The use of police dogs trained to sniff out drugs is becoming more prevalent. However, this raises questions of privacy rights when these K-9 units are deployed during traffic stops. One of the primary questions being asked is whether the search of a vehicle by a drug dog is legal.
Police Chief Magazine reports that in February of 2013, a driver in Florida was pulled over for having an expired registration. A drug dog alerted the officer to the presence of pseudoephedrine, an ingredient used to manufacture methamphetamine. Police searched the car and found supplies used for making methamphetamine. The driver argued that the dog did not have a stellar performance record and that the dog was not trained to detect that type of drug. Therefore, the search was done without probable cause. While the Florida Supreme Court found that the dog’s reliability in detecting drugs could not be proved, the U.S. Supreme Court disagreed. Probable cause, they stated, is based on the totality of circumstances and not strictly on one specific factor relating to the dog’s drug sniffing abilities.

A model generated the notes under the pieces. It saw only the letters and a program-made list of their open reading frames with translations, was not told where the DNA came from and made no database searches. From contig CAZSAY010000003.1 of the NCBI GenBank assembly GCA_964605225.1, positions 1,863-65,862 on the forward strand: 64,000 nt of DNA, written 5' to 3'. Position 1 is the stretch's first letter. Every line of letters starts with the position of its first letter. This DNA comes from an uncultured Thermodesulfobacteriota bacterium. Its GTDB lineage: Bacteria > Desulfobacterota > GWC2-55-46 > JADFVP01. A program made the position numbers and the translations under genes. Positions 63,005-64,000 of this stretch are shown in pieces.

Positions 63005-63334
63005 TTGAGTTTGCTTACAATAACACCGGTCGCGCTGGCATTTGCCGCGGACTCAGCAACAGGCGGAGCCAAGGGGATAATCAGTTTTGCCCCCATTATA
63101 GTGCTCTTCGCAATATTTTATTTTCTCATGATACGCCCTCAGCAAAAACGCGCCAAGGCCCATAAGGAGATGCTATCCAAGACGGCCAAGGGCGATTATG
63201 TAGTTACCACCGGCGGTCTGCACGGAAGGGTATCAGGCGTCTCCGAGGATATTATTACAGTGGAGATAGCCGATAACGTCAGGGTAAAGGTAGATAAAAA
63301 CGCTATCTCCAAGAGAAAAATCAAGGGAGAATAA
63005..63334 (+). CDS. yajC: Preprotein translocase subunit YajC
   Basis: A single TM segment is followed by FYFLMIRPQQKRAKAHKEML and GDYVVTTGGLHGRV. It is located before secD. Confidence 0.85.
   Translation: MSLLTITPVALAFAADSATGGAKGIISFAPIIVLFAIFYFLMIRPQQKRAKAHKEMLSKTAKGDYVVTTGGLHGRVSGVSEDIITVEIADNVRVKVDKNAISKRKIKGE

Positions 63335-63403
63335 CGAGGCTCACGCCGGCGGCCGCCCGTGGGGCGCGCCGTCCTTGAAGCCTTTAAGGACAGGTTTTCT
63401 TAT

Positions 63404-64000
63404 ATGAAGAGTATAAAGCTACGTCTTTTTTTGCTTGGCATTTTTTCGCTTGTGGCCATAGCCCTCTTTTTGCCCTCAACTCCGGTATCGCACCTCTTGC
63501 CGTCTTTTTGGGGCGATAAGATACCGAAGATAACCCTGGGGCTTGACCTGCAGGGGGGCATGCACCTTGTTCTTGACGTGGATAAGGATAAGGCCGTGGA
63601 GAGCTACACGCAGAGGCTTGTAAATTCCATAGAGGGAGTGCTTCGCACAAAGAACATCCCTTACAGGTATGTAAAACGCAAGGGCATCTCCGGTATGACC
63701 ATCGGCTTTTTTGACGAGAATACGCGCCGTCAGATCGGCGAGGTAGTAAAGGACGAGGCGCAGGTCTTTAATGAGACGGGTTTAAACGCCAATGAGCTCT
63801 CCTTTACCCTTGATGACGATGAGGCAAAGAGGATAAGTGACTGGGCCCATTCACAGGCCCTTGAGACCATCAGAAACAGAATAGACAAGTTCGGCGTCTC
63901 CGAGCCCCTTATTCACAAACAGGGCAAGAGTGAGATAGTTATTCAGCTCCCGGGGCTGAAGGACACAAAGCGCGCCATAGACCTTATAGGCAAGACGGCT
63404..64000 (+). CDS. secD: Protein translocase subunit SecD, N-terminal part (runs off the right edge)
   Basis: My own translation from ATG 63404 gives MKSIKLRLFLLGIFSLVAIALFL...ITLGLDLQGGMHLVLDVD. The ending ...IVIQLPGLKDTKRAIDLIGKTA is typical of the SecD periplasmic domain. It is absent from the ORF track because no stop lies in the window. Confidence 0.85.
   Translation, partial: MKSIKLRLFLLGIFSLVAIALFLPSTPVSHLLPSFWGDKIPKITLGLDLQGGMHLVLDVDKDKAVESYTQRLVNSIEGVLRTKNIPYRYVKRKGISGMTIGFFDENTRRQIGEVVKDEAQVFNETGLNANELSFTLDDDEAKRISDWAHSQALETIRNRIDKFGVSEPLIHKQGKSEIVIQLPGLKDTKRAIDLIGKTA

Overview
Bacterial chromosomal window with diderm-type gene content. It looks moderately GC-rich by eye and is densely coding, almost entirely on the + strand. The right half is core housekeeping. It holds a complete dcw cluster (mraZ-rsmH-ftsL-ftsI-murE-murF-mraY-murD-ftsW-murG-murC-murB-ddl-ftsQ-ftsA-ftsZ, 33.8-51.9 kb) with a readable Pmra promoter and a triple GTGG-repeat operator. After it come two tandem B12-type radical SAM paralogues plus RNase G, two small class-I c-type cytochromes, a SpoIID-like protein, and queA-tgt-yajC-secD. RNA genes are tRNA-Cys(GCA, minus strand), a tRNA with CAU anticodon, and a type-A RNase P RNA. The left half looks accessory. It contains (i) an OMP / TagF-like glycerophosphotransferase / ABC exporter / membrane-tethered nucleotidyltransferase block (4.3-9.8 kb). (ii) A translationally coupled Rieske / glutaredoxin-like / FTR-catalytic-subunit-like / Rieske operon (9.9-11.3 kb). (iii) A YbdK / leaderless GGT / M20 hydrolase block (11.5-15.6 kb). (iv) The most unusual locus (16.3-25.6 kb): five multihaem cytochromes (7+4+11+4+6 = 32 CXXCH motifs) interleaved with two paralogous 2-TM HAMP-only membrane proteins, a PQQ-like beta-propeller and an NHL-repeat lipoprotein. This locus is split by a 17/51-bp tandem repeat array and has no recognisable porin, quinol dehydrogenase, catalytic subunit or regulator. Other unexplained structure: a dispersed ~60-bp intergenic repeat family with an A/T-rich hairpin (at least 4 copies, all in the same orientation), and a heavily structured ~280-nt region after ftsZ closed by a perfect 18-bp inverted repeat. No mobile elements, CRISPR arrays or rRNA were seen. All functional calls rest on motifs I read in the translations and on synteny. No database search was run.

One of the primary questions being asked is whether the search of a vehicle by a drug dog is legal.
On the other hand, earlier this year, the U.S. Supreme Court held that the use of a K-9 after the conclusion of a traffic stop is, in fact, a violation of a person’s Fourth Amendment protection against unlawful search and seizure. In that case, the driver was pulled over for committing a minor traffic infraction. The driver’s vehicle was then searched by the officer’s dog after the officer had returned the driver’s paperwork to him. At this point, the high court stated, the traffic stop was officially over and there was no legal reason to detain the man further.
Police officers are authorized to walk drug dogs around a vehicle during a traffic stop. These cases demonstrate, however, that multiple factors may be used to determine probable cause and people have the right to question the search if they believe their rights were violated.